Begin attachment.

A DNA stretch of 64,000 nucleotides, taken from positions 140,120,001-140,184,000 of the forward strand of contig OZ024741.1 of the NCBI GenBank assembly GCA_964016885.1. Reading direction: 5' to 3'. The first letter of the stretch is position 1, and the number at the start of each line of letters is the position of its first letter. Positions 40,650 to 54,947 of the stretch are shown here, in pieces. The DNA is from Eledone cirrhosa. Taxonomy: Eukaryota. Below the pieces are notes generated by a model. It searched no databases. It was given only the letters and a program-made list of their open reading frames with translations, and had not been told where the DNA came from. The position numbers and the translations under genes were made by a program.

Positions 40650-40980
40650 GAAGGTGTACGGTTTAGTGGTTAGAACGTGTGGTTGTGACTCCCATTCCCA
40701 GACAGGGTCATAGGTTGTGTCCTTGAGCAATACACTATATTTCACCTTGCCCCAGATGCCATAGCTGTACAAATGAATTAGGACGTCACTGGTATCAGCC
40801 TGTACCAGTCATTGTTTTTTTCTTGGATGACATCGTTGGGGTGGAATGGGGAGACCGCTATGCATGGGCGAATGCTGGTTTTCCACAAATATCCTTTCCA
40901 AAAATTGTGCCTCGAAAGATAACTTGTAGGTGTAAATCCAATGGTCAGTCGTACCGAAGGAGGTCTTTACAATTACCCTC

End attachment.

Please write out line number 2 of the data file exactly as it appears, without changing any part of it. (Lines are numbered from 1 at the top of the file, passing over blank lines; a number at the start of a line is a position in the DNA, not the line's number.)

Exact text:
Positions 40650-40980